The Utah affiliate of the American Federation of Teachers wants a restructuring of Utah's income tax brackets to make them "less regressive."
The AFT legislative package does not ask for a tax increase but supports the Democratic Party proposal to double income tax brackets while keeping tax rates the same. The measure would lower income taxes for 90 percent of the state's taxpayers, the federation says."While we most definitely believe in increased funding for public education, we also believe that it is wrong for a disproportionate amount of this funding to come from lower- and middle-income taxpayers. It is time for the wealthiest 10 percent of our society to pay a fairer share," said Greg Hayes, AFT-Utah president.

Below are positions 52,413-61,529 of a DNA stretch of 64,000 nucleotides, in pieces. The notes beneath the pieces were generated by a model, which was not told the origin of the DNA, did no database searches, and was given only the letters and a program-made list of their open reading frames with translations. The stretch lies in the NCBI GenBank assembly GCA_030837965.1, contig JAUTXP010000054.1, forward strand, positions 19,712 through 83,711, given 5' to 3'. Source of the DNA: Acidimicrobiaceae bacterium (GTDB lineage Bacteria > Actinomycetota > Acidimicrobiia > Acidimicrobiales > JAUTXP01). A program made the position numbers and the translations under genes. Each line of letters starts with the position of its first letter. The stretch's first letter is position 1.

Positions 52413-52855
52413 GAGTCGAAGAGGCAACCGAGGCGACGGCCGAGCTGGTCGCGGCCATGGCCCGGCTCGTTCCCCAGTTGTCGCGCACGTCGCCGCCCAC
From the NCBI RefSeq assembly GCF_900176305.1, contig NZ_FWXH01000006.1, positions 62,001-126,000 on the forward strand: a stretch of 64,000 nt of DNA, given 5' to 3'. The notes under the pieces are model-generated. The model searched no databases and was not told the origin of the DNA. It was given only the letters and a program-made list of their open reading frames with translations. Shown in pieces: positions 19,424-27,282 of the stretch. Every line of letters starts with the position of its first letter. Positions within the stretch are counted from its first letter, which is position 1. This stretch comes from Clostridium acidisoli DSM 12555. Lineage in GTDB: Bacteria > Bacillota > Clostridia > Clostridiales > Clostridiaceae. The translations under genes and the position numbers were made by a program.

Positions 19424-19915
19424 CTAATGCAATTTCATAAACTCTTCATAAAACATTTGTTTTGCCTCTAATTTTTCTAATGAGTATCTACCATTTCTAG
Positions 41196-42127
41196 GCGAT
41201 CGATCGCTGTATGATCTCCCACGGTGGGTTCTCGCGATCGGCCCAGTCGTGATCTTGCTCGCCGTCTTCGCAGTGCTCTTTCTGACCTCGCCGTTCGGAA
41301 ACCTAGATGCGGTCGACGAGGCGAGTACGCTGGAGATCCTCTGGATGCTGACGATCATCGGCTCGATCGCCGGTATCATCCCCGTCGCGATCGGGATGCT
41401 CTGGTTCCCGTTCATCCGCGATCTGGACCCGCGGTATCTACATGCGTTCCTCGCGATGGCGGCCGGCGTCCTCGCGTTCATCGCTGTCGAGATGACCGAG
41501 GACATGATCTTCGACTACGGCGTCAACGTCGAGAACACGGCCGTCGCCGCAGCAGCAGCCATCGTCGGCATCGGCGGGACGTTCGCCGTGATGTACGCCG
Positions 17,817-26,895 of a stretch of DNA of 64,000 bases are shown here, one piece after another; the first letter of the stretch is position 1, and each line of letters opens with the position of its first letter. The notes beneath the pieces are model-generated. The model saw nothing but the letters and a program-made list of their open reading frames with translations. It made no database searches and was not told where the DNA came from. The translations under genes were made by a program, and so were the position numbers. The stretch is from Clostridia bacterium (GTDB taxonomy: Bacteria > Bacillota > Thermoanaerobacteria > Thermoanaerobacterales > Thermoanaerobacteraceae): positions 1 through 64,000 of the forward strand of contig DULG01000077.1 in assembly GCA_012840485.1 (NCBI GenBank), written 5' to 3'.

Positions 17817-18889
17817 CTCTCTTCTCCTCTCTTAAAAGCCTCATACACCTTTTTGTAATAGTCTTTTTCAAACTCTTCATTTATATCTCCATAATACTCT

Under the current taxing system, Utahns who earn an annual salary of $7,500 or more are in the same tax bracket. "This injustice adds to the unfortunate image that Utah doesn't care about its work force," said Hayes, "any more than it cares about overcrowded classrooms."
The union also favors removing the partial federal deducation on state income tax returns, another tax provision they say favors the rich and the expense of lower-income Utahns.
AFT leaders said they want to avoid the bitterness that was related to a one-day walkout of teachers in the fall of 1989 and the ongoing threat of a strike that colored the 1990 legislative session. Removing barriers to more equitable taxation would create an atmosphere of trust and dialogue among educators, taxpayers and legislators, Hayes said.